were set for 2015: halving the number of adult illiterates, ensuring universal primary education and gender equality. The latter two are reiterated in the MDGs. Adequate numbers and quality of teachers are a precondition to the achievement of all these goals. Only five years from 2015, there are large gaps in the provision of teachers. Projection figures from 2007 (source: UIS) state that 1.9 million additional teacher posts have to be created in order to attain the EFA goals by 2015. On top of that, approximately 1 million teachers have to be replaced every year to balance out the attrition of teachers. Not all countries are prepared and in a position to raise the number of their teachers accordingly, which puts them at risk of not being able to achieve the goals. But the teacher gap is not only an issue of quantity. For all education and for all innovations, for inclusive and sustainable education, for reaching the marginalized, for formal and non-formal education, for all subjects and topics not only enough teachers, but enough qualified and motivated teachers are needed. It was with a view to these problems that the International Task Force on Teachers for EFA was launched in December 2008 during the 8th High Level Group Meeting on EFA in Oslo, and established in 2009. The International Task Force on Teachers for EFA is a voluntary global alliance of EFA partners working together to enhance efforts to address the global 'teacher gap'. It is committed to coordinate and support efforts to address the lack of teachers worldwide. Its present membership comprises 64 countries and approximately 18 international organizations with a specific interest in teachers. The Task Force identified 3 major teacher-related gaps which need to be addressed in order to achieve EFA: a policy gap (relating to the need for evidence-based, comprehensive, national teacher policies), a capacity gap (relating to data and information regarding teachers as well as to the capacity to plan, implement and evaluate teacher policies) and a financing gap. The Task Force responds to these gaps through (a) advocacy on teacher issues and particularly for increased resources and innovative funding for the employment of sufficient numbers of teachers, (b) strengthening and creating North-South-South and South-South partnerships with regard to filling the teacher gap, (c) responding to country requests for support to address the teacher gap, (d) supporting informed policy-making for the development or reinforcement of national strategies and plans to fill the teacher gap, and (e) supporting the development of national capacities regarding data and policy making, policy implementation and evaluation. The present literature review is in the frame of the last two commitments. It is made available to all Members of the Task Force on Teachers for EFA, and beyond. The Task Force hopes for broad and fruitful use of this report.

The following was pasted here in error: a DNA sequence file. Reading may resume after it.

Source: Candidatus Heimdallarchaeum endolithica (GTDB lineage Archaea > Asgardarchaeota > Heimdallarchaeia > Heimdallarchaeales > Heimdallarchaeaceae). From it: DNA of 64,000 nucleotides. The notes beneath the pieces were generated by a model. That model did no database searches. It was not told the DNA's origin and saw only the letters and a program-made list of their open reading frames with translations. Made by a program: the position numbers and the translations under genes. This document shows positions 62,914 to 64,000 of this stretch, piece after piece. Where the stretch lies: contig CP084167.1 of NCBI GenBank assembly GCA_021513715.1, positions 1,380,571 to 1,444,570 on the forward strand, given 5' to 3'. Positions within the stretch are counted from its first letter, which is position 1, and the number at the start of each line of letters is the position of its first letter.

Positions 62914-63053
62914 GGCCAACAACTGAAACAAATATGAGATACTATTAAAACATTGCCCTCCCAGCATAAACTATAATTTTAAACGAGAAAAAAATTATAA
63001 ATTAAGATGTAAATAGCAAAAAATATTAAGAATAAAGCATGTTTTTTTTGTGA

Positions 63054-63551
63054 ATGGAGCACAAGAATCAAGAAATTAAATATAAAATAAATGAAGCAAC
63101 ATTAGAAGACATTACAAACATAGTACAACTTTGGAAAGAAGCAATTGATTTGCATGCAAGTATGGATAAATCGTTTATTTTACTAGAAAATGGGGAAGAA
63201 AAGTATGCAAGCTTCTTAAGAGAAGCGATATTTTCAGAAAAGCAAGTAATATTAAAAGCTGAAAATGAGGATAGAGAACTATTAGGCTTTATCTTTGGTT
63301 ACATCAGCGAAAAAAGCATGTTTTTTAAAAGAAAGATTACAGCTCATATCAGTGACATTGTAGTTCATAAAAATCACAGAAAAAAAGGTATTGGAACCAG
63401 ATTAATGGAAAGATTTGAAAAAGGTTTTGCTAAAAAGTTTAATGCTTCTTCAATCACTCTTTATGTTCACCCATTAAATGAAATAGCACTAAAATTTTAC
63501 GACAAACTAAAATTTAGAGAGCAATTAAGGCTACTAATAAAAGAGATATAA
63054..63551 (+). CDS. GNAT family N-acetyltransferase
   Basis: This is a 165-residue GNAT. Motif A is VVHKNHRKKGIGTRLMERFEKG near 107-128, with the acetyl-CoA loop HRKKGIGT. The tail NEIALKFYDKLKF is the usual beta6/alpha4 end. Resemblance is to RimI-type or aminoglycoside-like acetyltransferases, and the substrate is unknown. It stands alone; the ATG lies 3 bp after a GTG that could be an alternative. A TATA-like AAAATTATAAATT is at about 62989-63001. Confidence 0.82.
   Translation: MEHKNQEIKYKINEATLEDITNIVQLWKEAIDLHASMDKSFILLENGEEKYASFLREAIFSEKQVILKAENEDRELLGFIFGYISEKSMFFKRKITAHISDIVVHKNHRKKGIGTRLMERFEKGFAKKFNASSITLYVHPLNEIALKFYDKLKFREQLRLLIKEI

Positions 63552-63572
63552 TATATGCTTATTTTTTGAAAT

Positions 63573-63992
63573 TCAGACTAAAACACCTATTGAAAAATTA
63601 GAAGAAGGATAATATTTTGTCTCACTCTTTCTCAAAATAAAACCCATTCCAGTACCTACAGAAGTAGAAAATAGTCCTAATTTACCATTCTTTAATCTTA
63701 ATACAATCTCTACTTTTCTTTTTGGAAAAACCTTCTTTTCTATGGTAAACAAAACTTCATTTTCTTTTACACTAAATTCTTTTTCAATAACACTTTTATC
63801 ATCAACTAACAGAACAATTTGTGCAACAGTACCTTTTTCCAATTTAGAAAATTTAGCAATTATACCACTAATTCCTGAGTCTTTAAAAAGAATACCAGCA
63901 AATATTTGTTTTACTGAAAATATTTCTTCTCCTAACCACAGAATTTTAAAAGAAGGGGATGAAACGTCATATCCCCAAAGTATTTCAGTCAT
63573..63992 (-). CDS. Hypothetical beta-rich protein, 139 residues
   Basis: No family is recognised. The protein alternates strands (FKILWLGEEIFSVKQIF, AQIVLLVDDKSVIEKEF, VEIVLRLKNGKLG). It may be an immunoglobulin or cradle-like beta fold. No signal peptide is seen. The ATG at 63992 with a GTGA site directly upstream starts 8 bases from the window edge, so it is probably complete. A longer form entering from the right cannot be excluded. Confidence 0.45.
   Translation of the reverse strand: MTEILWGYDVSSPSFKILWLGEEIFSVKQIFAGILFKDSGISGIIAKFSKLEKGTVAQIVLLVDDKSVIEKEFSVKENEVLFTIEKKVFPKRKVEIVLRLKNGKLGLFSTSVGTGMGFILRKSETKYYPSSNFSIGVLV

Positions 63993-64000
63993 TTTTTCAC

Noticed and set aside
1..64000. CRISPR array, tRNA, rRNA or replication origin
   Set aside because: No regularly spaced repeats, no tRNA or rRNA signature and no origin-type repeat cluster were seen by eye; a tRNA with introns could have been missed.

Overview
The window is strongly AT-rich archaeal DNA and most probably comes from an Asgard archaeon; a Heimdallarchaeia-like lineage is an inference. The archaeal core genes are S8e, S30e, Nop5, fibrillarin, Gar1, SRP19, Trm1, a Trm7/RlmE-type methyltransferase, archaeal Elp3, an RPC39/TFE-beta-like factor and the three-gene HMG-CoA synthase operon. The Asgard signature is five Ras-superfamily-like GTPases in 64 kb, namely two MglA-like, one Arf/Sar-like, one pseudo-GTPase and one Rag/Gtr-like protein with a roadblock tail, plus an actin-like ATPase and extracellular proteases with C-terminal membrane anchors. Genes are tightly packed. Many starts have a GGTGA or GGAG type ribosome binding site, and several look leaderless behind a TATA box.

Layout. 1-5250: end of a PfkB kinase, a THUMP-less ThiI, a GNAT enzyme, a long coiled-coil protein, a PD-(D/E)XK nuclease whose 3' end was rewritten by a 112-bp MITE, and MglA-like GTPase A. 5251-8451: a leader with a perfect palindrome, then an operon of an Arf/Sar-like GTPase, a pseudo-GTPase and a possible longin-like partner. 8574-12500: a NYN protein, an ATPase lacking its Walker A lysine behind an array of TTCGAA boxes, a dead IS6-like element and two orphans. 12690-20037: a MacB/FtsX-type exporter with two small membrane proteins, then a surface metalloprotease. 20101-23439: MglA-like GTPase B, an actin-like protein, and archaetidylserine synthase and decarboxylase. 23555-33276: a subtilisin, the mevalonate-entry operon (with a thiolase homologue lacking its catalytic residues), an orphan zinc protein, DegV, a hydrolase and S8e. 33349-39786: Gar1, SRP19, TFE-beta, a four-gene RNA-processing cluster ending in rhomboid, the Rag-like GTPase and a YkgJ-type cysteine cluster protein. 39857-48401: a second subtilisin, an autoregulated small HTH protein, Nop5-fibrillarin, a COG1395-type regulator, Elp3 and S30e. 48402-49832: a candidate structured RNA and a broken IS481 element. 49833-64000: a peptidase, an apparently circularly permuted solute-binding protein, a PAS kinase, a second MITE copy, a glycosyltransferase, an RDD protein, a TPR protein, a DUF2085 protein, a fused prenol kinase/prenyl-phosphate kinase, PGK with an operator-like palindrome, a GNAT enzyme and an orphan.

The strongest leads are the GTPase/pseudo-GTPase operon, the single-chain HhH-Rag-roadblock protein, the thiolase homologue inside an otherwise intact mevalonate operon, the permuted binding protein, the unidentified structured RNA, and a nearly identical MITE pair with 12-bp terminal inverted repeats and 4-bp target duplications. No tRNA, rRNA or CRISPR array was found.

Christine Wallace